A Visit to Brian Guilmant's Imperial Western Railway
Mar 29, 2014Public
Photo: 001 As my beloved Drill Instructor used to say many years ago when he was stood in front of us with one knee bent at right angles to the ground, ready to crash into it with a huge bang: “I left you in this position”. At the end of the previous report, we were just coming up the stairs into Brian’s attic ……………..
Photo: 002 As I mentioned in the introduction, trying to take photos of a home layout can be rather challenging when there are other visitors present – particularly enthusiastic part time paparazzi and wearers of the dreaded check shirt distraction (running joke in the NGRM-Online Forum!). Here’s what happened when I tried to photograph the layout on a previous visit 3 years ago !
Photo: 003 But before we move into this set, here’s a rather nice photo that was taken in 2010 showing one of the stations still very much a work in progress, but a superb passenger train behind the Leek & Manifold Kitson, made up of a rake of coaches that were scratch built by modelling maestro Jim Hurley .
Photo: 004 Now, where were we? Oh yes, just coming to the top of the stairs to Brian’s attic and this is the view that initially greets you when you get to the top, showing a glimpse fo some of the scenic effects and a panoramic vista across the large motive power depot .
Photo: 005 Moving on to the right of the previous photo we pass the main station area, which with a layout that is 30ft x 14ft is clearly going to still be a work in progress for some time to come. The main components are however fully in place, just a bit of rendering to the orange washing powder carton at the end of the factory building required !
Photo: 006 A rather better view across the station area. The Garratt loco on the passenger train is one of several that are owned by Brian that were scratchbuilt in brass over 30 years ago by the late Mr E McBrine of Stoke on Trent and were shown in Continental Modeller Sep/Oct 1983 .
Photo: 007 A view of the spacious main station and townscene from the opposite direction,.looking towards the industrial area .
Photo: 008 The factory, which was seen with its orange end-wall in photo 005. Note the section and point switches along with the skeleton wiring diagram on the valances, which follow the layout throughout its length. There is no central operating position, but the layout can be operated by one person following a train throughout its journey through the extensive system .
Photo: 009 Looking along the left side of the layout across the townscene, taken from the area of the motive power depot .
Photo: 010 An NGG16 Garratt brings a train of standard gauge transporters through the industrial area and starts to cross the wooden viaduct over the river estuary .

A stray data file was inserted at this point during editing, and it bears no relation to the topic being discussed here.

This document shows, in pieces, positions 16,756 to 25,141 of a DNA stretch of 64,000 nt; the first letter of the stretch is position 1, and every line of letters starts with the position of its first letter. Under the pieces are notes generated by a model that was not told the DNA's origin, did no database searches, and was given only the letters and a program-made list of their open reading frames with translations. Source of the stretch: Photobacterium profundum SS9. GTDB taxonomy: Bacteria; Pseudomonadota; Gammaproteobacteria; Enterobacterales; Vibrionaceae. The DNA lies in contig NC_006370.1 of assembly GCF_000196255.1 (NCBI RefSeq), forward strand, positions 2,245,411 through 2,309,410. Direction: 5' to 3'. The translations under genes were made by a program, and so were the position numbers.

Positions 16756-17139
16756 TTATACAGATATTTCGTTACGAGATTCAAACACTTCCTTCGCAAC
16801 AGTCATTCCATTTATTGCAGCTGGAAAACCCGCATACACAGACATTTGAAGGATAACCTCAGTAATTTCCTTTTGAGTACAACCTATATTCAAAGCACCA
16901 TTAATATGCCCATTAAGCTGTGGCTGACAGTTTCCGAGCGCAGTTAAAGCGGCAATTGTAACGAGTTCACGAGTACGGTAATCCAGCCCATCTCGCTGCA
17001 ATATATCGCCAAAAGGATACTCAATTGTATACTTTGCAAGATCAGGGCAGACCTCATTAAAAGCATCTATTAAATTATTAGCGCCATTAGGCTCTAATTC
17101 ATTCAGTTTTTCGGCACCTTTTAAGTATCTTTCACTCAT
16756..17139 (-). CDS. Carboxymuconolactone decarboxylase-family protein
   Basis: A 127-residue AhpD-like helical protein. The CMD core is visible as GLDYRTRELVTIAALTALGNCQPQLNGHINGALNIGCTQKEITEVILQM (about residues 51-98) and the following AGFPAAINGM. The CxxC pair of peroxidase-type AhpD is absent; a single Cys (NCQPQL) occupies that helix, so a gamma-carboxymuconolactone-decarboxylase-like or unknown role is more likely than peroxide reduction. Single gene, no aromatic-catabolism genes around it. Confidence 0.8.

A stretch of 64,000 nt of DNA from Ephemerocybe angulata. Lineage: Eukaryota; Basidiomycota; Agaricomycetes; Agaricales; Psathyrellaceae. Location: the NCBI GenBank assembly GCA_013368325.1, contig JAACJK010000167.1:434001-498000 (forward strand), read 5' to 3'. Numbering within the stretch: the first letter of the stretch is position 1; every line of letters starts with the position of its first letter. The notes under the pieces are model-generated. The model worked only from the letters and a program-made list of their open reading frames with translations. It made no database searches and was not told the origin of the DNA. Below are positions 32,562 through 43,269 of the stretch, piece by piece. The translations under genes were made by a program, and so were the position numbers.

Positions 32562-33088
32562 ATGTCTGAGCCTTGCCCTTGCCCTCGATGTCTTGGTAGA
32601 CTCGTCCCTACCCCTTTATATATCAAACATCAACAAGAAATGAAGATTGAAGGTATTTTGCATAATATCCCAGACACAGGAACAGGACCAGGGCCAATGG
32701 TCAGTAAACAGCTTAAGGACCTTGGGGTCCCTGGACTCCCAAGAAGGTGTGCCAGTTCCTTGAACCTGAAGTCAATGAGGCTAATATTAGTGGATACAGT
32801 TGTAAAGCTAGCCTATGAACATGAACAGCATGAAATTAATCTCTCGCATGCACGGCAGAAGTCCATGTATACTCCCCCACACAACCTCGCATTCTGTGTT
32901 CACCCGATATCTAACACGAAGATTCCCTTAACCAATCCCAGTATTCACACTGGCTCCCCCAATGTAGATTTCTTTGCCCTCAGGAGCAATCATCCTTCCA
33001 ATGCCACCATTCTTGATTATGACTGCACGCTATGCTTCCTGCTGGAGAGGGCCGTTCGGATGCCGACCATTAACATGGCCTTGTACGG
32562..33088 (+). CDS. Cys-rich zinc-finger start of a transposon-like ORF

Photo: 011 The 6 road traverser that adjoins the industrial area and is sited in the “workroom” part of the attic complex .
Photo: 012 Brian’s workbench and storage room in the attic. The traverser is behind the backscene on the left and the track can be seen running around the base of the benchtops and above the storage drawers to exit to the mountain scene part of the layout on the right .
Photo: 013 Brian’s main interest in the hobby is with scenic modelling, with a definite inclination towards rugged mountain scenery in an American style. This photo shows the entry to the mountain section from the workbench area on the left and continues along the side of the room. The scene shown here is around 12 feet long .
Photo: 014 This huge 2-.6-6-2 Mallet tender loco and train of Jim Hurley’s scratchbuilt coaches is dwarfed by the grandeur of the rocky mountainous landscape .
Photo: 015 Another view of the train as it works hard up the gradient following the river valley .
Photo: 016 Looking up the valley from the opposite direction and on the same side of the layout, there is a passing station with loop on the lower level and a coal mine on the upper .
Photo: 017 A PW Dept train passes a railcar set, built by Jim Hurley, on the upper level of the mountain section .
Photo: 018 There are many bridges and river gorges to be crossed. This one is the most spectacular, featuring 28” of scenic depth .
Photo: 019 Another railcar built by Jim Hurley crosses one of the other bridges on the high level line in the mountain section of the layout .
Photo: 020 Twin railcar set waits in the upper level passing loop .
Photo: 021 The opposite end of the room to the workbench area, with a glimpse of the motive power depot for orientation. This area contains the original part of the Imperial Western Railway, which survived the move from Brian’s previous home in Chandler’s Ford, were the railway was being built in the garage .
Photo: 022 Helicopter view of the curved brick viaduct at the top of the left hand board, as seen from the trackplan which follows .
Photo: 023 And here we are back to the very well stocked motive power depot, having completed a full circuit of this extremely extensive layout . I’ve counted 23 locomotives in this photo, but there may well be more !
Photo: 024 At last, the track plan (taken from 009 News December 2013), which will hopefully add some perspective to the tour around the system that we have just had .